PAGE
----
charcoal in general, the agricultural world, especially organic farming has become one of the current users of charcoal. Charcoal in the agricultural world or commonly known as biochar is widely used because it can withstand nutrients or fertilizers from leaching so that it is widely used for the manufacture of slow release fertilizer, then the pores in the char also become the home of microbes that break down various organic materials become fertilizer to the plant, the pores also improve the physical structure of the soil. In addition, biochar can also keep the soil moisture because water is also easily absorbed in the structure of the pores. Biochar also increases soil pH, is also able to absorb carbon dioxide (CO2) from the atmosphere (carbon negative scenario), and can last up to tens or even hundreds of years in the soil. These are the things that encourage the use of biochar in the agricultural world, which in short can increase agricultural productivity or help improve the world food products.
The role of biochar in some ways can indeed be substituted with other materials, for example for the ability to retain water, cocopeat is better than biochar, for the surface area with the number of pores the activated charcoal is much larger than the biochar, and to raise the pH for the soils acid then dolomite lime better. In an application in the field of planting media engineering to obtain the best agricultural media is very likely use a number of materials mentioned above. Optimal results can be obtained based on soil characteristics and plant species. Economic factors are also an important consideration factor after the above technical aspects.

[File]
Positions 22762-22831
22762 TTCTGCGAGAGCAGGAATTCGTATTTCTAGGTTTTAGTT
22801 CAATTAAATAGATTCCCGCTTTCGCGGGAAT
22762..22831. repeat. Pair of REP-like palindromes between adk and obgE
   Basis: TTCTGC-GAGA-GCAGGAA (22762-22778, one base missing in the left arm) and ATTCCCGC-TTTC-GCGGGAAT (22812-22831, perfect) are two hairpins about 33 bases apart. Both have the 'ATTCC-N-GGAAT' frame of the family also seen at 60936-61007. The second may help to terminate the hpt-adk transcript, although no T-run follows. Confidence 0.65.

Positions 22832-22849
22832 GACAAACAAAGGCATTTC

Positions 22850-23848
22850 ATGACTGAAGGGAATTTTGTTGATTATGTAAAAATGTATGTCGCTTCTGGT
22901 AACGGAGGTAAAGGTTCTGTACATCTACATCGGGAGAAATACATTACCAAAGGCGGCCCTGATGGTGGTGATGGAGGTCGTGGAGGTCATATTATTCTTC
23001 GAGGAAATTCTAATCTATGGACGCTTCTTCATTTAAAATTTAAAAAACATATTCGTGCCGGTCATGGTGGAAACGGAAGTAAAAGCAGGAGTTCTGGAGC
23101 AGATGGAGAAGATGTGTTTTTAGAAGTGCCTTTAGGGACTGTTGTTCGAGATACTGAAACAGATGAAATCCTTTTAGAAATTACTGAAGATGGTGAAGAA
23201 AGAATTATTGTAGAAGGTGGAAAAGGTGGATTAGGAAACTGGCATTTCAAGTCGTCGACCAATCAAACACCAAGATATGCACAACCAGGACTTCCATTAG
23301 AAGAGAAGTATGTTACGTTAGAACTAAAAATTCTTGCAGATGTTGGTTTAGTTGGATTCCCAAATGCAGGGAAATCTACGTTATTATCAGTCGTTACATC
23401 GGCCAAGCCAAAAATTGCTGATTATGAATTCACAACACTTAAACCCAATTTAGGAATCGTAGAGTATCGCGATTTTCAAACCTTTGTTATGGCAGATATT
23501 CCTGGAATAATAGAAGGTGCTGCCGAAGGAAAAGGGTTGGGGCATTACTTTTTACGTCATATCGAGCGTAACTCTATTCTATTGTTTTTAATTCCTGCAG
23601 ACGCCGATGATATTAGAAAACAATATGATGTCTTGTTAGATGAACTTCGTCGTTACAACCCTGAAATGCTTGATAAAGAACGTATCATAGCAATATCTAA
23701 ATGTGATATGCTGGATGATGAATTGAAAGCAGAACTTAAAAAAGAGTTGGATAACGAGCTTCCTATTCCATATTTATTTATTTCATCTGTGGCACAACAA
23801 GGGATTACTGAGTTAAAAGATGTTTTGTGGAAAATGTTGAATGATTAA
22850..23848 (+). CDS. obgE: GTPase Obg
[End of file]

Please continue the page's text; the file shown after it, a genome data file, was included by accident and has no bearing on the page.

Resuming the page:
Modern biochar production currently uses thermochemical processes continuously. There are two thermochemical technologies for biochar production namely pyrolysis and gasification. Pyrolysis technology is more widely used because it produces more biochar and better quality. Why with pyrolysis can get 2 things? This is because basically (slow) pyrolysis is a technology used for the production of charcoal or maximizes its solid product, so the process control is also designed for that purpose. While the gasification is designed to maximize its gas product, so the char is only positioned as a by-product. The operating temperature of gasification is also higher (800 C) than pyrolysis (450 C) so that the char is also mixed with ash.
More specifically the indirect heating pyrolysis technology is more widely used for biochar production today. With this technology the pyrolysis process control is easier and the charcoal quality is also better. Application of indirect heating pyrolysis technology for continuous process generally use rotating drum and heated auger type. Biochar production capacity is generally in the range of 2-4 tons / hour. The byproducts of the pyrolysis process are also of high economic value such as bio-oil for fuel, pyroligneous acid (liquid smoke) for fertilizer and biopesticide, as well as syngas for fuel and more specifically for electricity production.